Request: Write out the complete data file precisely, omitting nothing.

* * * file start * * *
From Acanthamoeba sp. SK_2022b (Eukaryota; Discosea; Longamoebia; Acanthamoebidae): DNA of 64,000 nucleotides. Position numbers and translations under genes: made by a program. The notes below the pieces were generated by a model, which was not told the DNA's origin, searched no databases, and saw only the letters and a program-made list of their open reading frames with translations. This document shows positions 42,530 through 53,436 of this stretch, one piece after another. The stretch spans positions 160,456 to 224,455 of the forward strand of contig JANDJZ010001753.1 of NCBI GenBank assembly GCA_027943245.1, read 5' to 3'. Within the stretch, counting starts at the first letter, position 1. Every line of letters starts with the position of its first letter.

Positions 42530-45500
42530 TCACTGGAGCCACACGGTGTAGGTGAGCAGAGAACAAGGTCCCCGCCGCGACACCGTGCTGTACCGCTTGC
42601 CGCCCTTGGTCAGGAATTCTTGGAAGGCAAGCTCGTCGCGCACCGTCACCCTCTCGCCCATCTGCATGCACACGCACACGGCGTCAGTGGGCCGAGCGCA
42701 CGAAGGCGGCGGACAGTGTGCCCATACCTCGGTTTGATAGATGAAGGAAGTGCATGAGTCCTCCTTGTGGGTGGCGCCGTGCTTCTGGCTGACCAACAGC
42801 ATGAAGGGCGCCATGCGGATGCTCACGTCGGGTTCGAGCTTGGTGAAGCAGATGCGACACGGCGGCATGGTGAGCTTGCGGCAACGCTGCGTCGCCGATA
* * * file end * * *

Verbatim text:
From Acanthamoeba sp. SK_2022b (Eukaryota; Discosea; Longamoebia; Acanthamoebidae): DNA of 64,000 nucleotides. Position numbers and translations under genes: made by a program. The notes below the pieces were generated by a model, which was not told the DNA's origin, searched no databases, and saw only the letters and a program-made list of their open reading frames with translations. This document shows positions 42,530 through 53,436 of this stretch, one piece after another. The stretch spans positions 160,456 to 224,455 of the forward strand of contig JANDJZ010001753.1 of NCBI GenBank assembly GCA_027943245.1, read 5' to 3'. Within the stretch, counting starts at the first letter, position 1. Every line of letters starts with the position of its first letter.

Positions 42530-45500
42530 TCACTGGAGCCACACGGTGTAGGTGAGCAGAGAACAAGGTCCCCGCCGCGACACCGTGCTGTACCGCTTGC
42601 CGCCCTTGGTCAGGAATTCTTGGAAGGCAAGCTCGTCGCGCACCGTCACCCTCTCGCCCATCTGCATGCACACGCACACGGCGTCAGTGGGCCGAGCGCA
42701 CGAAGGCGGCGGACAGTGTGCCCATACCTCGGTTTGATAGATGAAGGAAGTGCATGAGTCCTCCTTGTGGGTGGCGCCGTGCTTCTGGCTGACCAACAGC
42801 ATGAAGGGCGCCATGCGGATGCTCACGTCGGGTTCGAGCTTGGTGAAGCAGATGCGACACGGCGGCATGGTGAGCTTGCGGCAACGCTGCGTCGCCGATA